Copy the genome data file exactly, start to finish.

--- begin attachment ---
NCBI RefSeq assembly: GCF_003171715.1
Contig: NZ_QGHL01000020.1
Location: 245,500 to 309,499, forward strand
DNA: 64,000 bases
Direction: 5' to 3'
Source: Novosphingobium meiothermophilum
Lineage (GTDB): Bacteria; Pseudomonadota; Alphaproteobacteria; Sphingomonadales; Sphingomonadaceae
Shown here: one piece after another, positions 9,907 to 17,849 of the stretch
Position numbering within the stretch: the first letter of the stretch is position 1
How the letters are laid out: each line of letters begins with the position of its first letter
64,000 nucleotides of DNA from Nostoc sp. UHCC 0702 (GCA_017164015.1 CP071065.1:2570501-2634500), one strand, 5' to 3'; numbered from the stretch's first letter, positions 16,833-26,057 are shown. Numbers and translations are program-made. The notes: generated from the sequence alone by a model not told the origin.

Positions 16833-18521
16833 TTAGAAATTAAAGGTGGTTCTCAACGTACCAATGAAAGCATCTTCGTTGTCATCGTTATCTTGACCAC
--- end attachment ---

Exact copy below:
NCBI RefSeq assembly: GCF_003171715.1
Contig: NZ_QGHL01000020.1
Location: 245,500 to 309,499, forward strand
DNA: 64,000 bases
Direction: 5' to 3'
Source: Novosphingobium meiothermophilum
Lineage (GTDB): Bacteria; Pseudomonadota; Alphaproteobacteria; Sphingomonadales; Sphingomonadaceae
Shown here: one piece after another, positions 9,907 to 17,849 of the stretch
Position numbering within the stretch: the first letter of the stretch is position 1
How the letters are laid out: each line of letters begins with the position of its first letter
64,000 nucleotides of DNA from Nostoc sp. UHCC 0702 (GCA_017164015.1 CP071065.1:2570501-2634500), one strand, 5' to 3'; numbered from the stretch's first letter, positions 16,833-26,057 are shown. Numbers and translations are program-made. The notes: generated from the sequence alone by a model not told the origin.

Positions 16833-18521
16833 TTAGAAATTAAAGGTGGTTCTCAACGTACCAATGAAAGCATCTTCGTTGTCATCGTTATCTTGACCAC